Sugar gliders are small marsupial mammals native to Australia, Indonesia and New Guinea. Their scientific name is Petaurus breviceps. They are about the same size as a gerbil and are gaining popularity as pets, probably because they are easy to care for and very cute and friendly. Also if you feed them well they are practically odorless and can live for many years so the sugar petaurus as a pet is ideal for many people.
What the Petauros are like
They have two marking glands that are hairless in sexually mature males: one of them located on the back of the head and the other one under the neck, behind the chin. It is very easy to differentiate males from females, as they have a pouch (marsupium) that appears as a small vertical slit in the midline of the abdomen, with four breasts inside it.
Petaurs are arboreal and nocturnal, so they carry out most of their activities at night. However, the sugar petaur as a pet enjoys sharing moments with their masters during the day, such as resting in their pockets.
In the wild they are playful little animals, but wary of strangers, so it is very difficult to tame an adult. However, the little ones quickly get used to people and it only takes a lot of touching during the first days at home for them to become splendid pets.
All marsupial animals have the common characteristic that they are born after a short gestation, very immature, and migrate to a pouch where the mother shelters them for a longer period of time until they are ready to go out into the outside world. The most famous marsupials are kangaroos. In the case of the pet sugar petaur, gestation lasts only 16 days; from the uterus the tiny baby, weighing only 0.19 g and hairless, travels to the pouch on its mother’s abdomen. There it attaches to a breast for nourishment and remains for two more months growing and maturing. Throughout this period, the baby is physically attached to its mother and separating them causes harm to both mother and hatchlings, resulting in their death. It is recommended not to handle the hatchlings until they come out of the pouch and not to separate them from the parents until they are 3 months old, when they become independent. Males actively participate in the care and feeding of the young, so it is not advisable to separate them from the mother.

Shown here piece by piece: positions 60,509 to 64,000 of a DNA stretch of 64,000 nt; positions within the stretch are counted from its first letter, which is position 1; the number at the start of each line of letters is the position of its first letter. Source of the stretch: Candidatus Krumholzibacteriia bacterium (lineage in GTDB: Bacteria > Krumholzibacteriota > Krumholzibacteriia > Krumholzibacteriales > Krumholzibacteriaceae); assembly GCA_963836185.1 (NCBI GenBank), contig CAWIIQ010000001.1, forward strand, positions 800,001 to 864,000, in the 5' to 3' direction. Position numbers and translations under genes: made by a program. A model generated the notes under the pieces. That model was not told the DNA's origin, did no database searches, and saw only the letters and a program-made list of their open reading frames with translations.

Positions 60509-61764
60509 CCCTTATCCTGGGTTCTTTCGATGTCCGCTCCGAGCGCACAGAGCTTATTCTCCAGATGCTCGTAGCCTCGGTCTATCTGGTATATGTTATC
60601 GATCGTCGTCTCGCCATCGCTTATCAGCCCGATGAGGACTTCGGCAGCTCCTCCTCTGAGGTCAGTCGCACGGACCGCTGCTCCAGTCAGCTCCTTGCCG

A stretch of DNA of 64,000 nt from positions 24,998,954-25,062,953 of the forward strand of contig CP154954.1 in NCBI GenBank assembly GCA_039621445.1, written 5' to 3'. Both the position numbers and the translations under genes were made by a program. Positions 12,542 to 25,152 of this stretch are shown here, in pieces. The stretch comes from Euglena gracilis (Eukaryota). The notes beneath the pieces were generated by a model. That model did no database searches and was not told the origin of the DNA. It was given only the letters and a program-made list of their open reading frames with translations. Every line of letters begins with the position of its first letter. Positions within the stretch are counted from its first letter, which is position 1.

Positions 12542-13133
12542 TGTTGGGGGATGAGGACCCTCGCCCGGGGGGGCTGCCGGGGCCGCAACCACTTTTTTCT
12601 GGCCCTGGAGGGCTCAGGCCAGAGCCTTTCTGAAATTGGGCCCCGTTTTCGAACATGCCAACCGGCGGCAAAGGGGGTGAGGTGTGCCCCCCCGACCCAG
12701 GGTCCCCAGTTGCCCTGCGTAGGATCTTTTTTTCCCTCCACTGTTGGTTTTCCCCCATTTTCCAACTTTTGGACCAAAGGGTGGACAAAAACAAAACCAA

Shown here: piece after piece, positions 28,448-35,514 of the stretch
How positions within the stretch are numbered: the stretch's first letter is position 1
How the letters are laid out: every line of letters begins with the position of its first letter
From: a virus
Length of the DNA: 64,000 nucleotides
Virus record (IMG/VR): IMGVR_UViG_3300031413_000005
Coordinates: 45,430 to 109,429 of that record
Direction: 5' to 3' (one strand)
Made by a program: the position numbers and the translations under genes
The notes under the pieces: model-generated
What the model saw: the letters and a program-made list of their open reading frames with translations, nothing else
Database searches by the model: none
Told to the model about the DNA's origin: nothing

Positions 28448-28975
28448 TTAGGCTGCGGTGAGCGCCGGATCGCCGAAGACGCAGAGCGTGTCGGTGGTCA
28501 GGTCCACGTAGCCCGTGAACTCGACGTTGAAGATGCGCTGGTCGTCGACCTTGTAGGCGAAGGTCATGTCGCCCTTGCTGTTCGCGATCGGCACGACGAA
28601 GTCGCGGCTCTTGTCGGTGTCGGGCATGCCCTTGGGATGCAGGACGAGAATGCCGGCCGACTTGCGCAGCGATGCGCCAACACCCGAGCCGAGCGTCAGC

The name sugar glider is due to its diet, which consists of the nectar and sap of eucalyptus trees, and to the folds of skin that extend from the heels to the wrists and allow it to glide from one tree to another. The pet sugar petaur can feed on plants as well as meat, since it is an omnivorous animal; in nature its diet consists of nectar, insects, fruits and the occasional bird or small rodent.
Petaurs live in family groups and are very social. This characteristic makes the sugar petaur as a pet form very strong bonds with their masters in captivity. However, they need the company of their conspecifics to survive; if they are alone, some of them get so stressed that they get sick and die. If you have a single pet, you will have to spend a lot of time interacting with your pet if you want it to live happily.
In captivity, these cute little animals can live for 8 to 14 years. They are quite clean and do not have high habitat requirements, but they hardly learn to relieve themselves in one place. They need a lot of social interaction, even if it means taking them with you when you go around the house. The pet sugar petaur will treat you like a member of their family if you know how to respect them and spend time with them. Their nails are very sharp and may scratch when they try to climb or land on a family member, so it is best to keep them short. While they are not aggressive, they may bite if they feel threatened or cornered.
For a pair of petaurs, a cage of 60 x 60 cm by 90 cm high provides enough space, but as for other small mammal species, the larger the better. The sugar petaur as a pet is very restless and therefore needs a lot of space to move around. Keep in mind that for them vertical space is almost more important than horizontal surface. It is better if the cage has horizontal bars so that they can climb. The inside should have a nesting house, interesting toys, an exercise wheel and ropes, branches, ladders or climbing platforms. The cage latch should be very secure, as these little rascals can learn to open it and escape. The ideal location is in a busy place, with a lot of movement, since they entertain themselves by observing the activity in the house. As they come from warm places, it is important to isolate them from cold currents and keep the environment between 22 and 32ºC.